Coyote Gulch is an amazing beautiful canyon in the Grand Staircase-Escalante desert in Utah. It’s a popular destination for backpackers and day hikers due to the incredible arches, waterfalls, and petroglyphs all found within a relatively short distance. This area is best explored during an overnight backpacking trip, but can be done as one long day hike as well.
- Distance: 5-26mi (depending on route)
- Time: 10hrs-3 Days
- Elevation at trailhead: Roughly 4,600 feet
- Elevation Gain/Loss: Roughly -1,633ft
- Difficulty: Moderate
- Crowd Factor: Moderate-High
- Best Time: March-June, Oct-Nov
- Permits: Yes, free and not competitive
- Water: Yes, freshwater seeps
- Towering canyon walls, waterfalls & amazing arches
- Majority of attractions are located within a short distance
- Fresh water sources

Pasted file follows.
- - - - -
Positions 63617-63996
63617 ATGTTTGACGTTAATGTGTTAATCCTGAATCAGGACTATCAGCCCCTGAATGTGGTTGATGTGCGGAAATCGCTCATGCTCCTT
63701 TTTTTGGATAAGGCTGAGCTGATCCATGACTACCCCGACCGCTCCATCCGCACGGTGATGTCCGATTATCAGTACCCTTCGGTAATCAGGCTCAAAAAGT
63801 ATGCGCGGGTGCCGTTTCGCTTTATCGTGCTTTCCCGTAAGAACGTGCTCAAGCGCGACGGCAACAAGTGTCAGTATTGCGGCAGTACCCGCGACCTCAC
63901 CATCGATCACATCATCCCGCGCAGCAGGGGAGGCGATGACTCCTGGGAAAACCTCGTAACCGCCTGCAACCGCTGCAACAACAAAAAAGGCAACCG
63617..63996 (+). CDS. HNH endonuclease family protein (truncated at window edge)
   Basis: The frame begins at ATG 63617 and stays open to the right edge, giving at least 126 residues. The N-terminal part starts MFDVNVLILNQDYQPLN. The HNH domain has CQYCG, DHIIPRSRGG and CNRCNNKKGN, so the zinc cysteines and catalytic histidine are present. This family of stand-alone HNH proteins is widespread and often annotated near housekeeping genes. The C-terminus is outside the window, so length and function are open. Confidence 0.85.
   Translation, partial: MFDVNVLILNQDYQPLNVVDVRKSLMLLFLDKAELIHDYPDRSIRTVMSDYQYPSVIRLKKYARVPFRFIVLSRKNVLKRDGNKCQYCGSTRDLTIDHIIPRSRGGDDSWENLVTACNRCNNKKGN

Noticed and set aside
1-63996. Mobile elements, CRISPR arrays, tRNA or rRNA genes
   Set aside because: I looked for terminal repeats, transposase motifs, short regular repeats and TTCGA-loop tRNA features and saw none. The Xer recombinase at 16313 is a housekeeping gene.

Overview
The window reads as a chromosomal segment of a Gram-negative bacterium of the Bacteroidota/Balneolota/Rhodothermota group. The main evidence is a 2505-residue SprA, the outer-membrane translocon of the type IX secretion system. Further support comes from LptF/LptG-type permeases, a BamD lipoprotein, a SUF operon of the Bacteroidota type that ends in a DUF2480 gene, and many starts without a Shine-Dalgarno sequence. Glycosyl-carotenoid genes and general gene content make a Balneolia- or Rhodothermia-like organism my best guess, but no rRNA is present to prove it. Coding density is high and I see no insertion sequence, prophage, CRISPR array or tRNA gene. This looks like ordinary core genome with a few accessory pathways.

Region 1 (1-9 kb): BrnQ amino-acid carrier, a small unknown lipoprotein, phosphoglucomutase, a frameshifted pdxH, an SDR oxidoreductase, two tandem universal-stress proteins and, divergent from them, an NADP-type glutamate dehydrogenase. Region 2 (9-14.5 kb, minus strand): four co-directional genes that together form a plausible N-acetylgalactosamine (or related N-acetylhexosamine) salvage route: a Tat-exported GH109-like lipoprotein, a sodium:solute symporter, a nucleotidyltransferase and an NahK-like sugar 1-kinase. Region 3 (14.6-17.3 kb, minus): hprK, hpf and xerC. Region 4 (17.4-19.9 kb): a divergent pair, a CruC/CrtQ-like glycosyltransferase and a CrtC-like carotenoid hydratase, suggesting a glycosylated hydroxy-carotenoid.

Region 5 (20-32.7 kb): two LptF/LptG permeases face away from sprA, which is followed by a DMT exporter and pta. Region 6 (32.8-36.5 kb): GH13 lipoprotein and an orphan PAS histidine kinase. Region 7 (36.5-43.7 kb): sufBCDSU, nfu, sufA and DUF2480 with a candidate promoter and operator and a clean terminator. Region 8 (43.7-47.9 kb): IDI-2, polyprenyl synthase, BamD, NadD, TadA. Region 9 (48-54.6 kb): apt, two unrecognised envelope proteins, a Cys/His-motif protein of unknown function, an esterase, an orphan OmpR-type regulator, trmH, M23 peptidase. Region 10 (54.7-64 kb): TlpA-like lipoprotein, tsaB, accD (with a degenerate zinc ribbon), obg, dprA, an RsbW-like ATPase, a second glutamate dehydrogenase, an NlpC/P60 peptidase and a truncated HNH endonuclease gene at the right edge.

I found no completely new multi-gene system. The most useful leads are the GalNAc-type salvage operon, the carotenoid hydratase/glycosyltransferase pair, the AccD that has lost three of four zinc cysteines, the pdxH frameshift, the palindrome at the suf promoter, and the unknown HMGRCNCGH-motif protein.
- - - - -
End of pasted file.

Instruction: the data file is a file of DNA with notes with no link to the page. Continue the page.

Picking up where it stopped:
- Crowds, especially on the weekends
- Difficulty getting into the gulch
- Bugs & heat depending on the time of year
- Lack of private campsites
A Note About Safety & Preparation
I was really surprised at the number of under-prepared hikers that were here. Maybe it was because we were here on a holiday weekend, so it brought out the worst, but it felt to me as if a good number of those hiking here had not done their research and were not properly prepared, which can really get you into trouble.
This is not an easy hike. It seemed like the backpackers understood that as every camp we saw looked well put together and maintained, but there were also several “Instagram hikers” – everything from girls with their personal photographers to a group coming in wearing flip flops with only one water bottle in their hand and 2 poofy Pomeranian dogs (even though dogs are not allowed in the canyon). As beautiful as Coyote Gulch is, this is still the American desert and things can go wrong very quickly – it’s important to be prepared and know what you’re getting into.